Asking for what you want at Christmas

Christmas, birthdays, new home, new job. Sometimes it feels like people look for any excuse to buy you a card or present and say ‘congratulations, we love you!’. Don’t get me wrong, I love feeling loved (who doesn’t?), and I’m a sucker for a nice present, but there’s only so many vases, candles or teddy bears a girl can handle?!

As a December baby, I get all of my birthday and Christmas presents in the same month. This generally means I’m left with a box full of stuff I’d have never asked for, never wanted, and will never use. And it’s not just me. UK adults receive £2.6 billion worth of unwanted Christmas gifts each year. That’s a lot of stuff that annoyingly ends up gathering dust in our homes, given to charity shops, or binned.

But what can we do?

In an ideal world, we’d be able to tell our friends and families either that we don’t want any presents and that we’d actually much prefer some quality time with them. Or be able to ask them to get us something specific instead (that pair of winter boots you really need but can’t afford), but it’s not that easy. In fact it’s just plain awkward. It either feels like you are being ungrateful and prohibiting people from showing their love (just imagine the look on your Nan’s face if you told her you didn’t want a stationary set this year)… or that you are ruining the joy they get from surprising you with a mystery gift by requesting they get you something specific instead.

So how do you get past the awkwardness?

I’m not totally sure that you can (please comment below if you’ve cracked it!). A few years ago I decided to just embrace the awkwardness and shared a written list with my extended family.

So last year my family put some money towards my bucket list holiday to Iceland. And in previous years, they’ve bought me practical things – a smoothie maker, hair dryer, or a small luxury- a subscription to National Geographic.

But when writing and sending my list, I always ask myself, “will they think I’m taking the mick?”. That awkwardness stops me from asking for what I really, really want, because I’m scared of how my friends and family will react, or because what I really want costs more than I’d ever expect my loved ones to spend on me.

Golden rules for a tat-free Christmas

1. “It’s almost Christmas, what do you want this year?”
You can hardly ask for things that you want if you are buying things for others that will go straight to the back of their cupboard (maybe your nan doesn’t like scented candles!). Ask your loved ones what they want, and ask them for a list of ideas so that you can make sure you’re buying them something they’ll really cherish.

2. “I know you start Christmas shopping soon so I’ve made a list if you need some ideas”.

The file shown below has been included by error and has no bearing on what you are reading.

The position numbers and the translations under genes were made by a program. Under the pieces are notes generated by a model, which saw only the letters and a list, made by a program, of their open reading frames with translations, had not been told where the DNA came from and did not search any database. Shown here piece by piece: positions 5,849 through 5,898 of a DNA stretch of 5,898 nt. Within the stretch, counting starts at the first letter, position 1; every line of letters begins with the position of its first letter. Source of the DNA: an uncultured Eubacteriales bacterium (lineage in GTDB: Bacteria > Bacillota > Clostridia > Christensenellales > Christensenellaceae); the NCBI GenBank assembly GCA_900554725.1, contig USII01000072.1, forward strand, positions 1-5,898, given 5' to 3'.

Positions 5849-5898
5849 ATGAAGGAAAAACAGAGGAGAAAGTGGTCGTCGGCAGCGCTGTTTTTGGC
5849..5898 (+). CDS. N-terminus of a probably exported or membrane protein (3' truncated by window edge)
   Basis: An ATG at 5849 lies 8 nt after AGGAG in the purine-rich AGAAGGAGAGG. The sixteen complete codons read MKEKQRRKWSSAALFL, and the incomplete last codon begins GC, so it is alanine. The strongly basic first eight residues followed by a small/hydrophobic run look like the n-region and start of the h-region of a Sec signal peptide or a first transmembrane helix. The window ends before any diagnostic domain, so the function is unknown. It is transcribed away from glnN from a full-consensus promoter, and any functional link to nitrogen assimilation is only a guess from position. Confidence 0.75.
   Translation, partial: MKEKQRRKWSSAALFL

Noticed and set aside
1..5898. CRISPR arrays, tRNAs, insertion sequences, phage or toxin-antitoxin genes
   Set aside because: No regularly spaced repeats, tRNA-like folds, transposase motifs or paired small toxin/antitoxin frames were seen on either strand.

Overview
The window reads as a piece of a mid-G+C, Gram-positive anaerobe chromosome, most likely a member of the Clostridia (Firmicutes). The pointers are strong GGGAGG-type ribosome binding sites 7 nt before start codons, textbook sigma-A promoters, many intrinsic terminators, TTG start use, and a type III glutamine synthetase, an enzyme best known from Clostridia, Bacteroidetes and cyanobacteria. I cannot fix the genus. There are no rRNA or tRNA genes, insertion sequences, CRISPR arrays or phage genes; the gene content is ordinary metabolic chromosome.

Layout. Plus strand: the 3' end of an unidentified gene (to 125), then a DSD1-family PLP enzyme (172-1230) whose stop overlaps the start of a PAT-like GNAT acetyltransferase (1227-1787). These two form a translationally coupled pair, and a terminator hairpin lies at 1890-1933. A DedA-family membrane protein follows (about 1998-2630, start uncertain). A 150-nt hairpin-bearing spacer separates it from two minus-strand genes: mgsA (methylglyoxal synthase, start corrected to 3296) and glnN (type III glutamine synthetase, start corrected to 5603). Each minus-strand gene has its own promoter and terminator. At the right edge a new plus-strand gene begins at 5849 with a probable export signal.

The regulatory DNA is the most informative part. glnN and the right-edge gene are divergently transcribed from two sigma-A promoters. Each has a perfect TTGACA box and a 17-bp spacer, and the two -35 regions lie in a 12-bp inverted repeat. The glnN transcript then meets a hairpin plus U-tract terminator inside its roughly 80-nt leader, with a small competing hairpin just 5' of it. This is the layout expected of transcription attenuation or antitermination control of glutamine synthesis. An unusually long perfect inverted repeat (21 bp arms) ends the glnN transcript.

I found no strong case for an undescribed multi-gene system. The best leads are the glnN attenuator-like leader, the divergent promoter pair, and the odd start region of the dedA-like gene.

Share your list early. 1 in 3 women feel more stressed at Christmas than any other time of year – and I know for certain that for my Mum it’s the stress of finding presents for people! Help family out by giving them ideas, so they’re not grasping at straws.

Where you can give people room to be creative then do. Why not say you’d love a funky woollen hat instead of just sharing a link to a retail website? (Obviously only do this where you will be genuinely happy with what they come up with!)

If you don’t want anything material, fill your list with super imaginative adventures you’d like to have with people instead. For example, “take me to the Natural History museum one afternoon” or “plan a film night for us with popcorn and a cheesy rom com”. Looking for fun ideas? Point them towards our Elfless Acts website or SoKind register!

3. “I know it’s a bit expensive but…”
If what you really want is rather pricey, don’t shy away from asking for it, but make sure you acknowledge that you’re asking for a lot. Explain how it would bring you happiness to your life, and then suggest that family members contribute to it altogether. You could use a website like Patchwork, so that each giver can visualise the bit that they have contributed to, adding up to a whole picture.

It’s not rocket science – gratitude goes far. When you finally get to open your presents on that special day show the love.. The more you show your appreciation, the more likely your loved ones are to ask you for what you’d like in the future – even it’s not as much of a surprise as the ridiculous dancing snowman they gave you last year.

We’re never going to stop our loved ones from wanting to buy us presents to make us feel loved (and I for one, never want to stop them!) but we can guide their decisions. Try a list out with your family and friends this year, and let us know how you get on!

Leave a Reply

Your email address will not be published. Required fields are marked *

Back to Top